By Kosalan Kathiramalanathan and Kelly Skjerven
A former Ryerson University student was sentenced to just over four years in prison and three years probation after pleading guilty to leaving Canada for the purpose of participating in terrorist activity.
Pamir Hakimzadah was a third year civil engineering student in September 2014 when he began exhibiting beliefs in support of ISIS and viewing their propaganda material online, Superior Court Justice John McMahon read in his sentencing decision.
Ryerson did not respond to request for comment regarding Hakimzadah’s enrollment at the university, which was first reported by Global News.
In court on Tuesday, Hakimzadah’s defence attorney stated his client is committed to taking part in “spiritual and psychological counselling” involving a deradicalization program, the Canadian Press reported. He is required to attend weekly sessions after his release on terms of his probation, McMahon said.
Hakimzadah left Toronto in October 2014, telling his parents he was leaving for two weeks to visit friends in Montreal. He instead boarded a plane and ended up in Turkey to make his way to Syria and join ISIS, McMahon said in his sentencing decision.
When he landed, a taxi driver in Turkey suspected he was planning to join a terrorist group and turned him in to local authorities. Hakimzadah was then deported back to Canada. Two years later, a family member turned him into police after he had confided in them about his plans to join the terrorist group.
Crown prosecutors previously asked for a six year prison sentence in court on Tuesday, while Hakimzadah’s lawyer asked for a three year sentence, the Canadian Press reported.
Hakimzadah has been in prison since his arrested in June 2016, CBC reported. That’s just under three years.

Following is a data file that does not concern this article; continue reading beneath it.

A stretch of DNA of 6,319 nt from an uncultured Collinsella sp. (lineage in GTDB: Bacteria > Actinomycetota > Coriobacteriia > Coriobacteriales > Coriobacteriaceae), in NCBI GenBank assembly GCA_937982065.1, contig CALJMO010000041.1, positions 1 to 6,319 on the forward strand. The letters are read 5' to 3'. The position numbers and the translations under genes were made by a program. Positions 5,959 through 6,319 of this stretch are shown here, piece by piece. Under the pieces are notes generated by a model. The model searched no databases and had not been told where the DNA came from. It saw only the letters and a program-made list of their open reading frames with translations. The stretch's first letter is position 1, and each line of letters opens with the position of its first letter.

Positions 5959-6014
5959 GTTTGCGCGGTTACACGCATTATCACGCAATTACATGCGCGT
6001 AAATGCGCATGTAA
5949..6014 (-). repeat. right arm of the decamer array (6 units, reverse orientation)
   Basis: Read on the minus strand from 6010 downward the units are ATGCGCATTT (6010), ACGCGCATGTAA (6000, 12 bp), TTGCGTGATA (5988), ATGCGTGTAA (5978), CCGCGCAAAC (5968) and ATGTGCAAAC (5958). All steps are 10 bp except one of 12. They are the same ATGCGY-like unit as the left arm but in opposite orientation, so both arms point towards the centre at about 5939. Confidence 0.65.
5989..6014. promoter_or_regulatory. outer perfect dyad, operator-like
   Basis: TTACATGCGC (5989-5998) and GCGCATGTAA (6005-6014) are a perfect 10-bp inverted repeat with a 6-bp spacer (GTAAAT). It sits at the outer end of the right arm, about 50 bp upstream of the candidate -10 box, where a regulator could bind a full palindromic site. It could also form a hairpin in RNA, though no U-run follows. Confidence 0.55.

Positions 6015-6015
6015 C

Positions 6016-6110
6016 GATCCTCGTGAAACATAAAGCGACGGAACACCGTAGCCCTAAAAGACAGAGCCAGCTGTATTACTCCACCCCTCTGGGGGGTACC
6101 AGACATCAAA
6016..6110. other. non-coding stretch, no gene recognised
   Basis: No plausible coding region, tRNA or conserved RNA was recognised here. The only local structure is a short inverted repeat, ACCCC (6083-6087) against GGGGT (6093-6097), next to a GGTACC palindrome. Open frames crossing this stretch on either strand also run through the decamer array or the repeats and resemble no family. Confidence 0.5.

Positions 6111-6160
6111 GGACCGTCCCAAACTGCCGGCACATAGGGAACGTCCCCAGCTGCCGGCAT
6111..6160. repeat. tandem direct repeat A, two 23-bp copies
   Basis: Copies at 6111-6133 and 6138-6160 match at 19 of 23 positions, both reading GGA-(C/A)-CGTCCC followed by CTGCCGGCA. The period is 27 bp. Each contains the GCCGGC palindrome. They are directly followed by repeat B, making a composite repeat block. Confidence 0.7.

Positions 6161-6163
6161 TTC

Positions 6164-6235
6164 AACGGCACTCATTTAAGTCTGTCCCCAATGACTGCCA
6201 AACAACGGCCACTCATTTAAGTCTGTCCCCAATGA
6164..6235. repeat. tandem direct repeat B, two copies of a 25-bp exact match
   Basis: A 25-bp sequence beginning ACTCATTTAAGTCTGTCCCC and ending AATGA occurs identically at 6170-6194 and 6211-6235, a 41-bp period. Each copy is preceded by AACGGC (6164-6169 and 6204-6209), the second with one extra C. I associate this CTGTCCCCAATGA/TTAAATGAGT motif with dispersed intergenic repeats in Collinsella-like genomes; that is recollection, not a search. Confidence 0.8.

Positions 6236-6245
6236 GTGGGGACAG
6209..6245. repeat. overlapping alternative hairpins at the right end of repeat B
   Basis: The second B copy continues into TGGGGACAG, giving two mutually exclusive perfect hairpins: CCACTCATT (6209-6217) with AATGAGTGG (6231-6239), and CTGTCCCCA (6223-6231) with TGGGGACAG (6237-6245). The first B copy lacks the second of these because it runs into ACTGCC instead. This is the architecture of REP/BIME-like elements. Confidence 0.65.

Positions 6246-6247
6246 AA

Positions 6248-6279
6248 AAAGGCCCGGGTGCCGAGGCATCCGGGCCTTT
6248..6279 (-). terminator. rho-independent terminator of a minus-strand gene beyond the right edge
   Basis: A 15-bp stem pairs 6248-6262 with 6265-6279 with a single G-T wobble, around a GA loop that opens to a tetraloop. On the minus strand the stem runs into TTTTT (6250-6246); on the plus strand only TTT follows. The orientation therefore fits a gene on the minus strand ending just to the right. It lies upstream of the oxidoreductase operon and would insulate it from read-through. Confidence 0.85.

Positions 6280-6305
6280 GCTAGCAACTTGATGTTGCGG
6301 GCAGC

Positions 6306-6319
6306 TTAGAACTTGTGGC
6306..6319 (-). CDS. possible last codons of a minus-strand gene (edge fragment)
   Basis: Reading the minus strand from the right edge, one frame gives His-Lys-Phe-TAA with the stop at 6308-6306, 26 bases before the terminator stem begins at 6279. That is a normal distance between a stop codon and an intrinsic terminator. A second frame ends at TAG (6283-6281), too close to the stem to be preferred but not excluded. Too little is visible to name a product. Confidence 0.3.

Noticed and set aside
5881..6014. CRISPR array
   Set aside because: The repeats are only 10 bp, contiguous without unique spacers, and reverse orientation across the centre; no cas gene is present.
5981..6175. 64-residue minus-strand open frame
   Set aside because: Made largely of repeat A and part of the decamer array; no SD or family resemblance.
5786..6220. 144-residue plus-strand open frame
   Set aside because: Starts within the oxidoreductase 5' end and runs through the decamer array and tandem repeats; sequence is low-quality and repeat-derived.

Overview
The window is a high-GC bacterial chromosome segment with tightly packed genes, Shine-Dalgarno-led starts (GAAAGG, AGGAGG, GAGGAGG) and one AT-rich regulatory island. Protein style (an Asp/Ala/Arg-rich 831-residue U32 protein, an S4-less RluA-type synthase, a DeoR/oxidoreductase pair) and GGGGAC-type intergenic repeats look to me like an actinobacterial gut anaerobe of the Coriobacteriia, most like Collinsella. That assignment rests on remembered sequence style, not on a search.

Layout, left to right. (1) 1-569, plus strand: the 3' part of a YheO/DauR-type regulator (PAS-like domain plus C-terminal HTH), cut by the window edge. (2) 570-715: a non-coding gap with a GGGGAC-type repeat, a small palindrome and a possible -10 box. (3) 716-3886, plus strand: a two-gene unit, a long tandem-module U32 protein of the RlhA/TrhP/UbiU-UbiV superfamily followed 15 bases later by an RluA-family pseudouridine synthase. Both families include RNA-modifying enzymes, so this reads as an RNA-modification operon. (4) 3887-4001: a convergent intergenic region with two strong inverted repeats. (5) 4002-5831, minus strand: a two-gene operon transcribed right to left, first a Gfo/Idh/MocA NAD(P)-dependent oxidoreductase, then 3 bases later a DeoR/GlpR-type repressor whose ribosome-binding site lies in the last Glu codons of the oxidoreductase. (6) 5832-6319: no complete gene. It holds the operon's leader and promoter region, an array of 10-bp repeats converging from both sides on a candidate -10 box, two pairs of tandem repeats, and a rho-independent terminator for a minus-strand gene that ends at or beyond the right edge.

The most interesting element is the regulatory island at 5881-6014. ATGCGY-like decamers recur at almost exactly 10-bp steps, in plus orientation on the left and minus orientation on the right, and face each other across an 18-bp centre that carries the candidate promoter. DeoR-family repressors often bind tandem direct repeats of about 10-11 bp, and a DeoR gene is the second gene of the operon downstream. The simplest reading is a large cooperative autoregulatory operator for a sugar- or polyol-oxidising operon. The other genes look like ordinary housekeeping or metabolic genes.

“While stiff sentencing is usually an important requirement for terrorism related offenses, there needs to be a path for redemption and that’s the path Mr. Hakimzadah is on”
In his decision, McMahon pointed to Hakimzadah’s guilty plea, support from his family and community and past precedent set by other terror cases for the four year and one month sentencing.
McMahon credited Hakimzadah’s time already served in prison, which means he will only need to spend the remaining six months behind bars. He is also eligible for parole after serving half of this sentence.
McMahon acknowledged the fact that Hakimzadah never ended up joining ISIS after being sent back to Canada by local authorities as another mitigating factor in his sentencing decision.
Hakimzadah was also given conditions of probation upon his release. In addition to taking part in the deradicalization program, he will be unable to leave Ontario without written permission of his probation officer and must surrender his passport for the duration of his probation.
Crown attorney Christopher Walsh originally disagreed with the argument that Hakimzadah could be deradicalized. He said there is no insight as to how Hakimzadah came to his beliefs.
However, Hakimzadah’s defence attorney Luka Rados has said he is pleased with the ruling. He said the opportunity for deradicalization will help Hakimzadah reintegrate into society.
“While stiff sentencing is usually an important requirement for terrorism related offenses, there needs to be a path for redemption and that’s the path Mr. Hakimzadah is on,” said Rados.
Rados said he hopes the Hakimzadah trial will set a precedent for future terrorism-related cases and the use of deradicalization programs.